King George I reigned for 50 years until his assassination in 1913. He appears to have done his best to become a good king for the Greek people. Unlike King Otto, he was allowed to refer of himself as King of the Hellenes rather than the King of Greece which was far more popular with the Greeks as the Hellenes covered more territory. In Denmark he had been known as Prince William but upon ascending the Greek throne he began using his middle name George – probably a more familiar name for Greeks than William, for George is one of the most important patron saints of Greece. Arriving at the age of 17 he rapidly learnt Greek and later married the Russian Grand Duchess Olga Constantinovna of Russia in 1867. He deliberately chose a wife who was an Orthodox Christian – as are most Greeks – because one of the terms of his becoming king was that his children would be raised in the Greek Orthodox tradition. In this way despite privately being a Lutheran he reassured his subjects of his children’s religious upbringing.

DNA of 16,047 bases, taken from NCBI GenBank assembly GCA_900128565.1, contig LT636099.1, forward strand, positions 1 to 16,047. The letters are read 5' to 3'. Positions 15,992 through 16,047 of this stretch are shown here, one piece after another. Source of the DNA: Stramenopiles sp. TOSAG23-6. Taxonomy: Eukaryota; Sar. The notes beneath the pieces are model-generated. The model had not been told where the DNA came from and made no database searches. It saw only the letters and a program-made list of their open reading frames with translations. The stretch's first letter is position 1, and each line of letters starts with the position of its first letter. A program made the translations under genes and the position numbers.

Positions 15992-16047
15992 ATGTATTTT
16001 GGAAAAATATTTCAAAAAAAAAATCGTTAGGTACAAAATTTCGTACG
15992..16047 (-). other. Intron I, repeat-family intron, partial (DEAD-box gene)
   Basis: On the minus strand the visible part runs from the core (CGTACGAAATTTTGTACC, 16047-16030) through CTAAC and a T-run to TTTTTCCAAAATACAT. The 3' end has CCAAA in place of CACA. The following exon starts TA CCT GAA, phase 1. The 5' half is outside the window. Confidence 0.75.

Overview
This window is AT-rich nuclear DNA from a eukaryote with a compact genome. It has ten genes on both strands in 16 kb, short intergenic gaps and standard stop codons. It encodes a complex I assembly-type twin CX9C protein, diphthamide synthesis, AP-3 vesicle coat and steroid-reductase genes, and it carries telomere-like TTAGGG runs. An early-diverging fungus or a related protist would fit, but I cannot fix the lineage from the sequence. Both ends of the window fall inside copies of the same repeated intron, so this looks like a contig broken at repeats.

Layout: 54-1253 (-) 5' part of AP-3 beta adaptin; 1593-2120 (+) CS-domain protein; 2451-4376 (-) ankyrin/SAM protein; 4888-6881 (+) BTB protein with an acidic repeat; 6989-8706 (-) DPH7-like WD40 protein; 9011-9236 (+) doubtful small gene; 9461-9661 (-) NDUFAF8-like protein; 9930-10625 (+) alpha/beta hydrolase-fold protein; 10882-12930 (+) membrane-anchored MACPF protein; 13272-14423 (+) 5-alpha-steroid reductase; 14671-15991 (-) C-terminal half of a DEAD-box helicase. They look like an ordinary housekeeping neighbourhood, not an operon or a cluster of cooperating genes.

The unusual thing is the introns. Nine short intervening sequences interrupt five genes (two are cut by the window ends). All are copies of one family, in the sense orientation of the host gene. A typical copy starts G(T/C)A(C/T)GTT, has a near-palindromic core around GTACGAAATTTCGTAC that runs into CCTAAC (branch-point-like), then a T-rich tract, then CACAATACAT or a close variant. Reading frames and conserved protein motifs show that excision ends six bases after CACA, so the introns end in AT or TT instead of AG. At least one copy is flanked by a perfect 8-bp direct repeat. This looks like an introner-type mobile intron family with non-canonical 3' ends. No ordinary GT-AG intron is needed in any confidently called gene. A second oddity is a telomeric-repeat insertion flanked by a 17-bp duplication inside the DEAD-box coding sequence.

Portrait of the father of Prince Philip, Prince Andrew of Denmark and Greece in 1913 by Philip de Laszlo (1869-1937). Photo credit: Philip de László, Public domain, via Wikimedia Commons

King George I was succeeded by his son King Constantine I who was Prince Philip’s uncle. After a career in the military Prince Philip’s father, Prince Andrew served as a major general in the Greek army during the Greco-Turkish War (1919–1922) but the war did not go well for Greece, and Prince Andrew was blamed for the loss of Greek territory. He was arrested, court marshalled and found guilty of disobeying orders during the Battle of Sakarya. He fled with his family on a cruiser, the HMS Calypso sent by Queen Elizabeth’s grandfather, King George V. Prince Philip who was still a little baby was placed in an orange crate fashioned by the sailors.